According to Rotman Magazine there are “10 New Skills That Every Worker Needs”. Each week, I’m posting a summary of local (or online), free (or cheap), resources that are appropriate for public sector professionals to gain skills in these areas.
Last week I presented the idea and focused on Computational Thinking. This week, let’s talk about Design Mindset. This is a topic I’ve been researching over the past three years as I’ve focused on creating policies and reducing barriers that improve the usability of government websites. I hope to extend this practice beyond the Web soon.
- Computation Thinking
- Design Mindset <–We are here
- Cognitive Load Management
- New Media Literacy
- Sense Making
- Social Intelligence
- Cross-cultural competency
- Virtual Collaboration
Why is Design Mindset a skill of the future?
There’s so much talk these days about change and what is required for change, usually under the umbrella theme of innovation. Yet, how can we create new neural pathways that help us THINK DIFFERENTLY?!
Increasingly, authors, academics, entrepreneurs are proving that design is not just about making cool products. Design is about making life better for people. IDEO has been doing it for years. Roger Martin has written about ‘integrative’ thinking for solving wicked problems. Cyd Harrell issued a call to action to User Experience (UX) professionals to get involved with government in UXMag. The UK government is doing it. Helsinki Design Lab (now closed) provides a snapshot of a strategic design practice in action.
Here in Canada, Jess McMullin specializes in using design innovation in public sector through his firm Centre for Citizen Experience because “the status quo won’t scale” to meet increasing citizen demand. The video below is his talk on Reinventing Government at TEDxPennQuarter.
What is it?
Put simply; design mindset uses design methods such as ethnography, prototyping, and co-creation techniques and design process (research, design, test, iterate) to think differently about solving problems.
As Hilary Little said in her keynote at CodeFest ideas should start out as a hypothesis to be validated. In this way, design integrates the scientific method into a focus on people and their environment. It relies on such diverse fields as psychology and ergonomics.
Design can be applied to products, services, processes, physical locations…basically, anything that needs to be adapted to optimize it for human interaction. Design helps us be intentional about the outcomes we are most interested in. It makes room in our minds, hearts and society for new solutions to old problems.
These are two of my favorite resources on Design in the Public Sector as a starting point for learning more:
Where you can get it?
UXCampOttawa November 9 & 10th in Ottawa features user experience pros from around the globe.
- Pinterest board full of videos about Design Thinking curated by Dennis Cradit.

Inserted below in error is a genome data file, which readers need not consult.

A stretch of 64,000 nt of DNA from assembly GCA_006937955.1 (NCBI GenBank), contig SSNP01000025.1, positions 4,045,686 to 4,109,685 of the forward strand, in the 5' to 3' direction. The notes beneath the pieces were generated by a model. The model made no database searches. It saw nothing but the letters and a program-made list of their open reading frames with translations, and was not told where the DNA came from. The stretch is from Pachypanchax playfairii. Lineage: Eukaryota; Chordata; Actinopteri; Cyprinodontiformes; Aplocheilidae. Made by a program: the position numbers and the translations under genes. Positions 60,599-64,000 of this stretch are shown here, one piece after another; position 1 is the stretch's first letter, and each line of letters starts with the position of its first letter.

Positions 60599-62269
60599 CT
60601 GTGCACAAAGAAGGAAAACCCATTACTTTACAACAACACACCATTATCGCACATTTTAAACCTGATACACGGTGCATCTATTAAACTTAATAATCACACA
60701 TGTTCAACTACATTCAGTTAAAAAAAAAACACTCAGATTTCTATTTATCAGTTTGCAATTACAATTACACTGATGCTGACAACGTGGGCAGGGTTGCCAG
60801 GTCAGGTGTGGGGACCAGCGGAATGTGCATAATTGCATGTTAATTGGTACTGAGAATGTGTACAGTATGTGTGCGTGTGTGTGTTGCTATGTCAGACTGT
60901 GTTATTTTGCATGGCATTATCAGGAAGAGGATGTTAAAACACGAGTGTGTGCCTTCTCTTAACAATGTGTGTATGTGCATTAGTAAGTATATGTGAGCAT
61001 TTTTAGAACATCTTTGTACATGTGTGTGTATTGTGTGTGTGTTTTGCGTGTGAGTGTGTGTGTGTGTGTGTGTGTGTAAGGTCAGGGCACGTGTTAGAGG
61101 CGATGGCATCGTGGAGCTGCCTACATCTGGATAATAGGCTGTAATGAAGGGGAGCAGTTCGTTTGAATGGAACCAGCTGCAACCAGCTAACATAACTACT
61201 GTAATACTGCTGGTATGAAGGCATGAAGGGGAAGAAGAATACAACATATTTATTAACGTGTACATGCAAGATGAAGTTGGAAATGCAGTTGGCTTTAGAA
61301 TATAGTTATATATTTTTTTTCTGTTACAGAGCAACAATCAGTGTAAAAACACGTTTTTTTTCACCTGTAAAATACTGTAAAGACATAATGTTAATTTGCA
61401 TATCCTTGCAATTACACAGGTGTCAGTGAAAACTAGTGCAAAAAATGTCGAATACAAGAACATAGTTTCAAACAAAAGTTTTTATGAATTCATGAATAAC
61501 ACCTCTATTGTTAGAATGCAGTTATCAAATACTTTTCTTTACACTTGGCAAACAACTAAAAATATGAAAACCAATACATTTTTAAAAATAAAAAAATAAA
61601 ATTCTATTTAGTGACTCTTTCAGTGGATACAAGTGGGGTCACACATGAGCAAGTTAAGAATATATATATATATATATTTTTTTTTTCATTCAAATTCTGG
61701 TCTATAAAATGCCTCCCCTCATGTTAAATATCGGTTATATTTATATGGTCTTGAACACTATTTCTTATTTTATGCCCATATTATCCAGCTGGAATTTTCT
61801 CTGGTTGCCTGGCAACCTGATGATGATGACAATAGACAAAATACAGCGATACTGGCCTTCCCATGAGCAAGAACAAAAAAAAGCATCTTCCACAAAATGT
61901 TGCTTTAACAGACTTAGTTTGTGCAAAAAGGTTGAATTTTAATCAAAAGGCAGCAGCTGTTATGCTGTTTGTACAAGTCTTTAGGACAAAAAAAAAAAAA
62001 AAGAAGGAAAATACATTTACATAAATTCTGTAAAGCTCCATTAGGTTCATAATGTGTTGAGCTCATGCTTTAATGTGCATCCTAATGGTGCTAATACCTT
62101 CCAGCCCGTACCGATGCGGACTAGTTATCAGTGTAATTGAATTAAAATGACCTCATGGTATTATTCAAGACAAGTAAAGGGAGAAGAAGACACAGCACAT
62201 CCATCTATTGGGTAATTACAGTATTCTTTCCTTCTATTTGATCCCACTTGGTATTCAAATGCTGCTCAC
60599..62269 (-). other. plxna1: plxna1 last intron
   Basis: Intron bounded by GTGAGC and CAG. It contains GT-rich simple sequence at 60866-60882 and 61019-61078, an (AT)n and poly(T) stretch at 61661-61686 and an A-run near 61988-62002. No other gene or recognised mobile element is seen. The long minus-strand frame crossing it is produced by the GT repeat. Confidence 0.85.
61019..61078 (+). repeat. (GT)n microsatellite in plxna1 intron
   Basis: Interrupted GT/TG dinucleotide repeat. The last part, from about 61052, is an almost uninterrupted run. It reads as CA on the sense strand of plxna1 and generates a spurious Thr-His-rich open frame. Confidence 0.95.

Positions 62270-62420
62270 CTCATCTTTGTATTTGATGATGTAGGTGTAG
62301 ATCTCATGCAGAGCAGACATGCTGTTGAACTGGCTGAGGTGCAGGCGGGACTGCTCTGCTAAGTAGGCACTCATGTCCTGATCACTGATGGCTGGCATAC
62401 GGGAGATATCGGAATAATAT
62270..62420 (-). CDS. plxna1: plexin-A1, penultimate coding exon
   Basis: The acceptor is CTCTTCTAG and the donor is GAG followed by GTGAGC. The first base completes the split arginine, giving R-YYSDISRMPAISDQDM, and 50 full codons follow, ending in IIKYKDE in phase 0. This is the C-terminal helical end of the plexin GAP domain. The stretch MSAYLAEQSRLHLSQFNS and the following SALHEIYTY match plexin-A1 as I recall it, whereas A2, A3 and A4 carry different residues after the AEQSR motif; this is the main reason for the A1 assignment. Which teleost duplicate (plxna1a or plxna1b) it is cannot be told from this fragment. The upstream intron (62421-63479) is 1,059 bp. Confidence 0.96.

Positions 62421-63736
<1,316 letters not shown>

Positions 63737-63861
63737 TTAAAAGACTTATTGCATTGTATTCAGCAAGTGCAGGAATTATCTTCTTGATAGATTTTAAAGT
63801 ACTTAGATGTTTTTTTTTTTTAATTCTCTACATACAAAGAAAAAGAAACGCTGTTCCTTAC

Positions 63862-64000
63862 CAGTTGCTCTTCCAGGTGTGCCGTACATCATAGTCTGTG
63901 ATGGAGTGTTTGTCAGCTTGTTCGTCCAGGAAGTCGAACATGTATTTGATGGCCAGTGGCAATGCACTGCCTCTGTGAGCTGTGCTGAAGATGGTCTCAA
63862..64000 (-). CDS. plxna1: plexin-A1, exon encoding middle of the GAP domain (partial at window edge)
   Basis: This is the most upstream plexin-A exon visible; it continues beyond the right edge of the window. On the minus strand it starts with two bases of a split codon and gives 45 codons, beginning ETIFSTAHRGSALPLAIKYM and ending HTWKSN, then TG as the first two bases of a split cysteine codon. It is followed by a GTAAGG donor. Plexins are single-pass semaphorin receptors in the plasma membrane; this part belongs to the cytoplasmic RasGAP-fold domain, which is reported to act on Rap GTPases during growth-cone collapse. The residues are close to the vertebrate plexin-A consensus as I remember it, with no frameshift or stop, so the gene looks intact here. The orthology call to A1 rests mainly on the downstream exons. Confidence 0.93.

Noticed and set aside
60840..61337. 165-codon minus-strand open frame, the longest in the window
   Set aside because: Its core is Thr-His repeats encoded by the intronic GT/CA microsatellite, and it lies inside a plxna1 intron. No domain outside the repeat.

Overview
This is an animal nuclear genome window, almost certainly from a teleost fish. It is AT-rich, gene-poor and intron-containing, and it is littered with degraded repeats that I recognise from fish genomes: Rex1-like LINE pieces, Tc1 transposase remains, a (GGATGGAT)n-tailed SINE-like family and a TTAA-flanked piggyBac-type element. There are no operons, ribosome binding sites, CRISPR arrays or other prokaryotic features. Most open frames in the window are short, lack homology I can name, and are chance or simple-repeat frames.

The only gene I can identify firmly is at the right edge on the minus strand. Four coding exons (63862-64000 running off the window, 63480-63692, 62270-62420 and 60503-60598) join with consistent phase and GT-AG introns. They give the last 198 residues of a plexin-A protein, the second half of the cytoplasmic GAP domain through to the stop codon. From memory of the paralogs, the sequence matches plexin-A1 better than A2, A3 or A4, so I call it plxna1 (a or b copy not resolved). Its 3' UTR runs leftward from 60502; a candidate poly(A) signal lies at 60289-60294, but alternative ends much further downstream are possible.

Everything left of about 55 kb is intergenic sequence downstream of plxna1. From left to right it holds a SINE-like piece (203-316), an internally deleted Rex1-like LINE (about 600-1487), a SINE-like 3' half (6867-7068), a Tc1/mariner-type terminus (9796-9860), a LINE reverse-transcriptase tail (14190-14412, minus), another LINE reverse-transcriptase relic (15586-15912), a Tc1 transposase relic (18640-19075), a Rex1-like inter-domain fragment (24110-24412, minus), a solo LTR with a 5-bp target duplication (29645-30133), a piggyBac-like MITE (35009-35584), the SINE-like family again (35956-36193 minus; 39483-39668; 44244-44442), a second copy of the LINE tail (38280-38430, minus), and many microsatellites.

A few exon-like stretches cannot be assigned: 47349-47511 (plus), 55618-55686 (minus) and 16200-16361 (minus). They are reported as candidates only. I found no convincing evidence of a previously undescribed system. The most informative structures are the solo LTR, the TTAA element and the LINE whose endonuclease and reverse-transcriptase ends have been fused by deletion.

- Rotman Magazine features design heavily in its articles; this edition features all their articles about design in one place.
DesignMeets is planning another event soon’ish in Ottawa.
Teams can participate in d.school’s Virtual Crash Course on design thinking (I love their graphic showing the steps as empathize, design, ideate, prototype, test).
- Design studio methods are taught by local UX firms Akendi, Macadamian, and NeoInsight. All of them do custom courses — highly recommend bringing one of them in for your whole team to learn together.
- OCAD (Toronto) and Carleton (Ottawa) both have design programs though they both seem to focus on product design.
- For a deeper, more intellectual dive, I suggest Jess McMullin’s article in “Design for Policymaking” (eds. Buie & Murray) “Usability in Government Systems: User Experience Design for Citizens and Public Servants” (Chapter 22). I also love this analysis of current and future practices of engaging citizens in this article by the Australian Government called Citizens’ engagement in policymaking and the design of public services.
Exercise: hack your office!
In the Rotman article, Fred Gage is quoted as saying “Change the environment, change the brain, change the behaviour.” So, in light of this — and the fact that design thinking is something that is developed over long periods of time – I suggest starting with yourself!
Make room for design thinking in your workspace.
Prompted by Mary Beth Baker and Kevin Grignon, I removed half of the furniture from my 10 x 10 foot cubicle, covered the walls in dry erase paper and put out bowls of markers & post-its. Now I have room to stand up (preferably with a colleague or two) draw pictures that map out possible solutions to barriers. I usually have a wall full of post-it notes that I can re-arrange in different groupings. I set up a lending library beside my cubicle to attract colleagues to stop and chat. And posted the personas of the people that our team serves along the wall.